///Humans Not Consumers
April 13, 2015

Humans Not Consumers

By Sarah Morgan | Category: Modern Marketing |

In March 2015, Intouchers descended upon the SXSW Interactive Festival, an annual curation of cutting-edge technologies and digital creativity. Their mission? To absorb, interact, scrutinize, analyze, discuss and debate the most important takeaways from the event … and then share those back. They left SXSW inspired by actionable, practical ideas that would make a difference in how we do our work at Intouch every day. Below is an excerpt from their experience.
Humans Not Consumers

One of the most interesting themes that arose from SXSW 2015 was the idea that, amazing technology notwithstanding, our essential humanity is the thing we can’t discount or ignore.

Our essential humanity is the thing we can’t discount or ignore.

A variety of sessions spoke to this in one way or another, but one session addressed it directly: “Humans Not Consumers: Unconscious Emotion and Action,” which was presented by Douglas Van Praet, author of Unconscious Branding. He discussed the fact that we make many, even most, of our decisions unconsciously. Far more often, in fact, than we think we do or want to admit. One quote of his that I jotted down was, “We are feeling creatures that think, not vice versa.”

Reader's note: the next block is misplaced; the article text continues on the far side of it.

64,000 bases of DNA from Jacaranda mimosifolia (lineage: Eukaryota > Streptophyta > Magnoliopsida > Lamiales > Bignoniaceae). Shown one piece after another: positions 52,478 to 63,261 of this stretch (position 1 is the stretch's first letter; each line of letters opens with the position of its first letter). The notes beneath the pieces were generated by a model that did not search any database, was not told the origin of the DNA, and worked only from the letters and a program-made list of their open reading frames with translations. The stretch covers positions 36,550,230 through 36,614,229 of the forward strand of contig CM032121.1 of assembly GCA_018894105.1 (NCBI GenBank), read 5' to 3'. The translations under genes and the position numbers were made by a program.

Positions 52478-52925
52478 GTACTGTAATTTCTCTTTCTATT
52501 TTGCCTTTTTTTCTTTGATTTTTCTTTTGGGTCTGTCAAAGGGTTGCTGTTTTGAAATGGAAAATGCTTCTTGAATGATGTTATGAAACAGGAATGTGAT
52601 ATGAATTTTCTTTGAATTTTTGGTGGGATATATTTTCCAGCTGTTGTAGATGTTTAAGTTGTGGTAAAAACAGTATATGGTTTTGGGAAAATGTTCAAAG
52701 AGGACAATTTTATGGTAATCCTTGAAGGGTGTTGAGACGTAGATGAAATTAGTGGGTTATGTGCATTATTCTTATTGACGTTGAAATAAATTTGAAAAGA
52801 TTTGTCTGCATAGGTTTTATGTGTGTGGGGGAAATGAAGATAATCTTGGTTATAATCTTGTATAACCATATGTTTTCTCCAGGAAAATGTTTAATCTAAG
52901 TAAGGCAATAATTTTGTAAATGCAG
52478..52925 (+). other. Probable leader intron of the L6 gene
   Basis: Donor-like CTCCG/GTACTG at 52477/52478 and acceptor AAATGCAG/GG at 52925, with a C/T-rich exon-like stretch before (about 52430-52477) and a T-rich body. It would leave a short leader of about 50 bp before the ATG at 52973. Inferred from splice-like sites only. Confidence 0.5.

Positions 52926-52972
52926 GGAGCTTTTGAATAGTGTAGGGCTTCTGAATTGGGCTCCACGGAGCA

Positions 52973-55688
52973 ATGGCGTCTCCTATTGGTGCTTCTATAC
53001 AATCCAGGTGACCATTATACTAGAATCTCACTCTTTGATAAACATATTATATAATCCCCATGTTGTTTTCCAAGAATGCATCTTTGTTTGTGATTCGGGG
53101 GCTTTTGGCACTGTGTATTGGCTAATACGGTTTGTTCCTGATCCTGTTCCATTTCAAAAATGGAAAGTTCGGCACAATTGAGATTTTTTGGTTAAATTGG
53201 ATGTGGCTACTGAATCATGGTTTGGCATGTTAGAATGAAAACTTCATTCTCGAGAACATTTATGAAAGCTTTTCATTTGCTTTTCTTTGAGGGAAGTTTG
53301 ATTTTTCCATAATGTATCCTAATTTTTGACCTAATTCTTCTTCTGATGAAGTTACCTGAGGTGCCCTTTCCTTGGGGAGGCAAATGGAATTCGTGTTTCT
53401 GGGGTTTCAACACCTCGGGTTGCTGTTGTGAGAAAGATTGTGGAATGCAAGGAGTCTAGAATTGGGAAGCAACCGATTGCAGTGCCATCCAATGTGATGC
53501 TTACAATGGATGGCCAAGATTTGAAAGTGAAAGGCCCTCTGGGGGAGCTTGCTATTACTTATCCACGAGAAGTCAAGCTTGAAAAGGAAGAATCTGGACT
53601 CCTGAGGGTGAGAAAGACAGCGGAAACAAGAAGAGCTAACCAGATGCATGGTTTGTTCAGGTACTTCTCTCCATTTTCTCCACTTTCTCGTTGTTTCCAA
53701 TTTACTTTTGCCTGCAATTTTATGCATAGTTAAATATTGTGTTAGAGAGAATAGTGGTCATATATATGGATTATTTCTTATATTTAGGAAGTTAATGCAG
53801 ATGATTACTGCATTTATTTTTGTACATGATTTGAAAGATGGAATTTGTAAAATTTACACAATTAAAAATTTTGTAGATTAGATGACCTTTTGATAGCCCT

You can look at this as a challenge — to make our brand messaging work, we must circumvent our fallible, emotional humanity. Our subconscious is outdated and needs to be overruled.

A lot of us fall into this trap when we try to organize our lives, manage our work, even parent our kids. We assume that the rules we set should be enough to eliminate distraction and procrastination and make life run like clockwork.

Van Praet argued that that approach can’t succeed, and I agree. He explained how important it is to start with emotion and support that emotion with facts — not the other way around.

For instance, if your kids aren’t getting to school on time, which approach works better: continuing to watch the clock and doling out punishment or redirecting effort to figure out what emotion is behind that behavior?

Similarly, if we start with the emotional state of our patients and physicians, acknowledging that they’re not robots that only need information inputs, we can do far better understanding compliance, adherence and prescribing habits.

We can’t get so lost in the promise of amazing new technology that we forget emotion. Luckily, though, a lot of tech can actually help us with this. We can gather far more data points about changing emotional states. We can analyze online and offline activity and use algorithms to help us infer and predict emotions. We can test and compare to see which messaging resonates best with people in which moods.

We can’t allow tech to make us forget about emotion, but if we do it right, we can actually use tech to help us understand the unconscious better than ever.